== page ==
author = "Larsen, {Dennis B} and Thomas Graven-Nielsen and Hirata, {Rogerio P} and David Seminowicz and Siobhan Schabrun and Boudreau, {Shellie A}",
year = "2019",
month = "6",
day = "19",
doi = "10.1007/s00221-019-05587-y",
language = "English",
journal = "Experimental Brain Research",
issn = "0014-4819",
publisher = "Springer Publishing Company",

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TY - JOUR

T1 - Corticomotor excitability reduction induced by experimental pain remains unaffected by performing a working memory task as compared to staying at rest

AU - Larsen, Dennis B

AU - Graven-Nielsen, Thomas

AU - Hirata, Rogerio P

AU - Seminowicz, David

AU - Schabrun, Siobhan

AU - Boudreau, Shellie A

PY - 2019/6/19

Y1 - 2019/6/19

N2 - Experimental pain inhibits primary motor cortex (M1) excitability. Attenuating pain-related inhibition of M1 excitability may be useful during rehabilitation in individuals with pain. One strategy to attenuate M1 excitability is to influence prefrontal and premotor cortex activity. Working memory tasks, e.g. the two-back task (TBT), engage prefrontal and premotor cortices and may influence M1 excitability. We hypothesized that performing the TBT during pain would influence pain-related changes in M1 excitability. Participants (n = 28) received rigorous training in the TBT before baseline testing. Experimental pain was induced by injecting hypertonic saline into the first dorsal interosseous (FDI) muscle. Participants rated pain intensity on a 0-10 numerical rating scale (NRS) every second min until pain-resolved (PR) during the performance of the TBT (n = 14) or during REST (n = 14). In the TBT, letters were presented pseudo-randomly, and accuracy and reaction time to identified letters corresponding to letters shown two times back were recorded. M1 excitability was assessed using transcranial magnetic stimulation. Motor-evoked potentials (MEPs) were recorded at baseline, and at PR, PR + 10, PR + 20, and PR + 30 min. Four minutes after hypertonic saline injection, the pain NRS scores were higher in the TBT group than the REST group (p = 0.009). No time × group interaction was found for MEPs (p = 0.73), but a main effect of time (p < 0.0005) revealed a reduction of MEPs at PR up until PR + 30 (p < 0.008). The TBT accuracy improved at PR + 30 in both groups (p = 0.019). In conclusion, the pain-induced reduction in corticomotor excitability was unaffected by performing a working memory task, despite greater pain in the TBT group.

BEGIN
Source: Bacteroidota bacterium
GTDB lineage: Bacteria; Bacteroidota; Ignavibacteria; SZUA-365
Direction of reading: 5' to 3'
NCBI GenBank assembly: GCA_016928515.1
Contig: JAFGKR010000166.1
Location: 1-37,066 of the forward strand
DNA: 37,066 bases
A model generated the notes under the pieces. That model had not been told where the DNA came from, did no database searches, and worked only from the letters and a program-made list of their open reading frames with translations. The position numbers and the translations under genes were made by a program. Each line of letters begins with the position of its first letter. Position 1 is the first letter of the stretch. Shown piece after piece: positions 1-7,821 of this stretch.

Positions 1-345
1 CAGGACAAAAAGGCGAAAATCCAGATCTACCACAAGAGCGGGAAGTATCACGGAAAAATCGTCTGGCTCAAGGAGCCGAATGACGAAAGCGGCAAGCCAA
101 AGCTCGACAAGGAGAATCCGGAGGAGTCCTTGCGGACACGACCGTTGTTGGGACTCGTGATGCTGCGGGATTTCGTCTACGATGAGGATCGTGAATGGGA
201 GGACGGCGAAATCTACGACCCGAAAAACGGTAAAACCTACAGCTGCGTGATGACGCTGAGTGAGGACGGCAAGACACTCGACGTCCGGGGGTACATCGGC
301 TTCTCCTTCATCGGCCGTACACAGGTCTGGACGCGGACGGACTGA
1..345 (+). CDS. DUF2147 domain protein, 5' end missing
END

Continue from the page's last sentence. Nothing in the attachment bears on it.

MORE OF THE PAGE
AB - Experimental pain inhibits primary motor cortex (M1) excitability. Attenuating pain-related inhibition of M1 excitability may be useful during rehabilitation in individuals with pain. One strategy to attenuate M1 excitability is to influence prefrontal and premotor cortex activity. Working memory tasks, e.g. the two-back task (TBT), engage prefrontal and premotor cortices and may influence M1 excitability. We hypothesized that performing the TBT during pain would influence pain-related changes in M1 excitability. Participants (n = 28) received rigorous training in the TBT before baseline testing. Experimental pain was induced by injecting hypertonic saline into the first dorsal interosseous (FDI) muscle. Participants rated pain intensity on a 0-10 numerical rating scale (NRS) every second min until pain-resolved (PR) during the performance of the TBT (n = 14) or during REST (n = 14). In the TBT, letters were presented pseudo-randomly, and accuracy and reaction time to identified letters corresponding to letters shown two times back were recorded. M1 excitability was assessed using transcranial magnetic stimulation. Motor-evoked potentials (MEPs) were recorded at baseline, and at PR, PR + 10, PR + 20, and PR + 30 min. Four minutes after hypertonic saline injection, the pain NRS scores were higher in the TBT group than the REST group (p = 0.009). No time × group interaction was found for MEPs (p = 0.73), but a main effect of time (p < 0.0005) revealed a reduction of MEPs at PR up until PR + 30 (p < 0.008). The TBT accuracy improved at PR + 30 in both groups (p = 0.019). In conclusion, the pain-induced reduction in corticomotor excitability was unaffected by performing a working memory task, despite greater pain in the TBT group.

U2 - 10.1007/s00221-019-05587-y

DO - 10.1007/s00221-019-05587-y

M3 - Journal article

JO - Experimental Brain Research

JF - Experimental Brain Research

SN - 0014-4819

ER -